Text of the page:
I would love to hear what you think and if you’d like to be on board! I can even come to you and pick up the supplies if that helps! (Plus I’ll have some Rose, hey!)


Thanks so much for your time! Keep rocking your fab work!


(Insert address, times, phone numbers and other helpful info)





The whole goal is to SHOW them you’re serious and not expecting them to have to carry the whole shoot but rather get something out of it. They also want to work with people who have their shit together. So leave a great first impression. My goal in my business is to serve others before I serve my business. The universe ultimately rewards me and it feels good to do good things for others, because guess what?…. No one else genuinely just does good things for others. It surprises people and gives a good first impression too. Just love on people and the universe will see it.

Strategy Two: Get people to my website, increase my website rankings so I show up in more searches!


INSTAGRAM: Keep my instagram feed consistent. This will be hard at first. I like to edit my photos with the same presets and tweak them a little bit depending on lighting. Keeping your feed consistent helps future couples see that what you deliver now you can deliver to them if they hire you. If your editing is all over the place, they don’t know what to expect from you. I like to do a dark photo, light photo. I edit all of my photos with the same kind of preset so they all have a cohesive feel. I use tailwind to post them at the highest traffic times and it suggests the best hashtags to get the most people to see it!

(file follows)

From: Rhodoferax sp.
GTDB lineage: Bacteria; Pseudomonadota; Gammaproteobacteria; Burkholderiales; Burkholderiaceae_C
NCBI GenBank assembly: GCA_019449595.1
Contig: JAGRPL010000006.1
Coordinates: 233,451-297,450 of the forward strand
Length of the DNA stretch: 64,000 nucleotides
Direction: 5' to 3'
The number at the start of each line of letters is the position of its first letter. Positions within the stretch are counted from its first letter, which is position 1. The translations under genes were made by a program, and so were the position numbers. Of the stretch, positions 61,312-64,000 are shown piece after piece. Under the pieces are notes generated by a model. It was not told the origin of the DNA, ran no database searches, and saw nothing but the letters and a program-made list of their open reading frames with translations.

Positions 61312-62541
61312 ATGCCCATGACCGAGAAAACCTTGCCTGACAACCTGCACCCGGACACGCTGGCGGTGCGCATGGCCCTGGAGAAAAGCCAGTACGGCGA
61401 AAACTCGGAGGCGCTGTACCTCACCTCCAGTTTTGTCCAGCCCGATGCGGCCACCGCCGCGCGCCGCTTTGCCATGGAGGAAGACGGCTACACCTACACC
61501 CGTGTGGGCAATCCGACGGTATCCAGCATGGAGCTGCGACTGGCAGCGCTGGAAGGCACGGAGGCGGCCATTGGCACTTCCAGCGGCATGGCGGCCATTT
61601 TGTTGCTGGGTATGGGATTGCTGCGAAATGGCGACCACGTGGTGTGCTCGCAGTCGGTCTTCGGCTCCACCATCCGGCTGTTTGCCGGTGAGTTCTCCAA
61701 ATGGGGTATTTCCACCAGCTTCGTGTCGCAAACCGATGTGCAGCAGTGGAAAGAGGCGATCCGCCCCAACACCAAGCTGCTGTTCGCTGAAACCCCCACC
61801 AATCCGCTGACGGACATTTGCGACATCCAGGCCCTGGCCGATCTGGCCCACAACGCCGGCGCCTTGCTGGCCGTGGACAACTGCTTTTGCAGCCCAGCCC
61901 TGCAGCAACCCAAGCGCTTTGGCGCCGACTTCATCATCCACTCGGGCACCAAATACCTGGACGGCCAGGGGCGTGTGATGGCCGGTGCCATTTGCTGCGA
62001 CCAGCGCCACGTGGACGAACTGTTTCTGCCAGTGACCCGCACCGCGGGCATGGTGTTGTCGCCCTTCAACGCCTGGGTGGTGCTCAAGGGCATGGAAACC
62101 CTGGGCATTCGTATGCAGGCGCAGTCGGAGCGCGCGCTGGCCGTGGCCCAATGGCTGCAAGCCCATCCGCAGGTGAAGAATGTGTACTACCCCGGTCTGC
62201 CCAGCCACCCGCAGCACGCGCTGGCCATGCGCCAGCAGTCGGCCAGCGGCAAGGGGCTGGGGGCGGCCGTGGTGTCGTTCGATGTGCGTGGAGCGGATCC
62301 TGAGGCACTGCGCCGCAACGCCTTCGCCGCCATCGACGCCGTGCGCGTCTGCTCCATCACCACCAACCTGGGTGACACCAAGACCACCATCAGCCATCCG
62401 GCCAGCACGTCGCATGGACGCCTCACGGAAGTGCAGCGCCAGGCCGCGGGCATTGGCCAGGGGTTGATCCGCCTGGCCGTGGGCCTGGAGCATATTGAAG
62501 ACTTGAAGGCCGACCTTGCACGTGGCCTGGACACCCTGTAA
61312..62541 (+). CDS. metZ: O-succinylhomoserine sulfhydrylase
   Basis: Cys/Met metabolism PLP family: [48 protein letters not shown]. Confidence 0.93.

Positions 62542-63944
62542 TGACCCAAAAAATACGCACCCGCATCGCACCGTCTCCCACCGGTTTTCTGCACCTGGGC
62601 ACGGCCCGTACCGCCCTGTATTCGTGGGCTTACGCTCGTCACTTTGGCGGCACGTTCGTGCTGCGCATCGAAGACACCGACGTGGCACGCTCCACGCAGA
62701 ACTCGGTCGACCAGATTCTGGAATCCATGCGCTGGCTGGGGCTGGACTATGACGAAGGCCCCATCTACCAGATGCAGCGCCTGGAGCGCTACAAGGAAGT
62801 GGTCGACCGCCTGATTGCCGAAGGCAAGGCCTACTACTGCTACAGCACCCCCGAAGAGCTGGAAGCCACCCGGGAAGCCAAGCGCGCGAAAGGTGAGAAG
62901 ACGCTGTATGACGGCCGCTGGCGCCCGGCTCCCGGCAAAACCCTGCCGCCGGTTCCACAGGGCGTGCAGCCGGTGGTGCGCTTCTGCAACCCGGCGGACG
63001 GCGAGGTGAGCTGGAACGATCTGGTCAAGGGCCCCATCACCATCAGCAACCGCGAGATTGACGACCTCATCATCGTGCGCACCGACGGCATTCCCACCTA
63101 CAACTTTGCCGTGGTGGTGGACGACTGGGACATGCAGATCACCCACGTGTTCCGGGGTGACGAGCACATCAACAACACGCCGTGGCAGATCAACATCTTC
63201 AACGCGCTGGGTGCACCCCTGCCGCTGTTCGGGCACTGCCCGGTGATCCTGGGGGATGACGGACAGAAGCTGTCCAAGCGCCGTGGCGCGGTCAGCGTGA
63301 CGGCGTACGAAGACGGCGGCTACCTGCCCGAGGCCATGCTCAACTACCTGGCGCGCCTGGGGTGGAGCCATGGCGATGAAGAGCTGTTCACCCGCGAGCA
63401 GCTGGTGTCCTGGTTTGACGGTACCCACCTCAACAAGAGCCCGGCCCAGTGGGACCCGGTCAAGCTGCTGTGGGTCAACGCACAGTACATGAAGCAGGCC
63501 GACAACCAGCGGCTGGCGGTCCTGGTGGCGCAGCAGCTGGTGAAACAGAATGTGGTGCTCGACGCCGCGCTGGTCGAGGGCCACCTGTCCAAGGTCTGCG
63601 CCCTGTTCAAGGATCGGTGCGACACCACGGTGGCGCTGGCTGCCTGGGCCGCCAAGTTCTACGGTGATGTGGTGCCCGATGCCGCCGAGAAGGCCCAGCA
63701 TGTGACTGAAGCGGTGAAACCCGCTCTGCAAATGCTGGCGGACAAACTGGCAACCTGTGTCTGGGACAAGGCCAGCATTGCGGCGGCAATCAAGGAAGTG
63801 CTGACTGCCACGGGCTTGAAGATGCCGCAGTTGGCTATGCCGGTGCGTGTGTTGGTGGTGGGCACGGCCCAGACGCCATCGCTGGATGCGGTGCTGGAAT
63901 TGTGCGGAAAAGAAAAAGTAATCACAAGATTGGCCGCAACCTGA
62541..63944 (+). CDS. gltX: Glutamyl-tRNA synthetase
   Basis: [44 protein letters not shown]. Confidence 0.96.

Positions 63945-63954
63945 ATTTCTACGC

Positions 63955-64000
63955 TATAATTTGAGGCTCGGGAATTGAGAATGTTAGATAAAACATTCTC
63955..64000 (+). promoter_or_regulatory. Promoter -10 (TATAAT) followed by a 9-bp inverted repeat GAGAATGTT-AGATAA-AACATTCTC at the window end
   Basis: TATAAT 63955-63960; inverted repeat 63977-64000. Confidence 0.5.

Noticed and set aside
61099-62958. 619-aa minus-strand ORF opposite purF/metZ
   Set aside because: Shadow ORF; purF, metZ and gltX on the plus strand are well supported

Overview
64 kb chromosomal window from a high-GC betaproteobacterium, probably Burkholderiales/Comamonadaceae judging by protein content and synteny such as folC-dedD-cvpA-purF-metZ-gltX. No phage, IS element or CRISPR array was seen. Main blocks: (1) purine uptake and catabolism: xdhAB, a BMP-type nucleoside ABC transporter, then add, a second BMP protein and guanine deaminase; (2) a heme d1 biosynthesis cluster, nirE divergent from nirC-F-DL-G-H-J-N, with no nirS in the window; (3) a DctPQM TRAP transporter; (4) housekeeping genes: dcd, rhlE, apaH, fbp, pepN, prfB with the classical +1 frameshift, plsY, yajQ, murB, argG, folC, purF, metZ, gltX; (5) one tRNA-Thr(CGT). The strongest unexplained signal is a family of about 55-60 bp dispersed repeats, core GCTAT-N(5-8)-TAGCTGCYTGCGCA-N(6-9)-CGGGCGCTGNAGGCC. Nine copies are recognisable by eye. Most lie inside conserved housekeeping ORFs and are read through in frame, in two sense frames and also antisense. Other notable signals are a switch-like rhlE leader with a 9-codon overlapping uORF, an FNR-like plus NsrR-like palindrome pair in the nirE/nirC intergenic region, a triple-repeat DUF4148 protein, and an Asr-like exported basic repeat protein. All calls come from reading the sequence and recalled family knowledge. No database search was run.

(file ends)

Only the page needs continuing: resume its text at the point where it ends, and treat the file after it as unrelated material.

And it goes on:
• I also like to post consistently about life, photography, and editing photos to my insta stories. I try to do a live where I’m filming myself because… brides like to get to know their photographers! Remember, build the “Know / Like / Trust” in your audience.
    • What sucks is primarily photographers follow me and not many of my brides get me through instagram, but I still want to make sure I don’t neglect it.
    • I started using instagram to build connections. I reach out to other photographers and vendors for styled shoots that way, and I try to comment on as many peoples posts as possible (if I actually find it interesting. I am not going to be ingenuine and post and interact just to do it).

Get on instagram stories as much as possible! People want to know who you are more than you think they do. Remember the Know / Like / Trust principle. This seriously adds to and helps that.


FACEBOOK: I use this to tell stories and interact, ask questions AND get people to click to my blog! The more clicks to your website, the higher you rank on google searches (among) other things you need to do. I also try to put information there that couples might need, like how to get ahold of me, etc.

I use facebook ad’s and what is crazy is that I have started to get inquiries that way! Even if you don’t book from this, getting your name out there to your actual target market and getting more likes to your page will help boost you!

I just post a striking image or a picture of myself and say, “Hi, I’m Casi. I’m a wedding photographer in Oregon. Lets chat!” You have to keep it short otherwise it gets cut off.

I choose to target people who are “recently engaged 3 months, 6 months, 1 year.”

I use this same tactic to create ads on instagram too!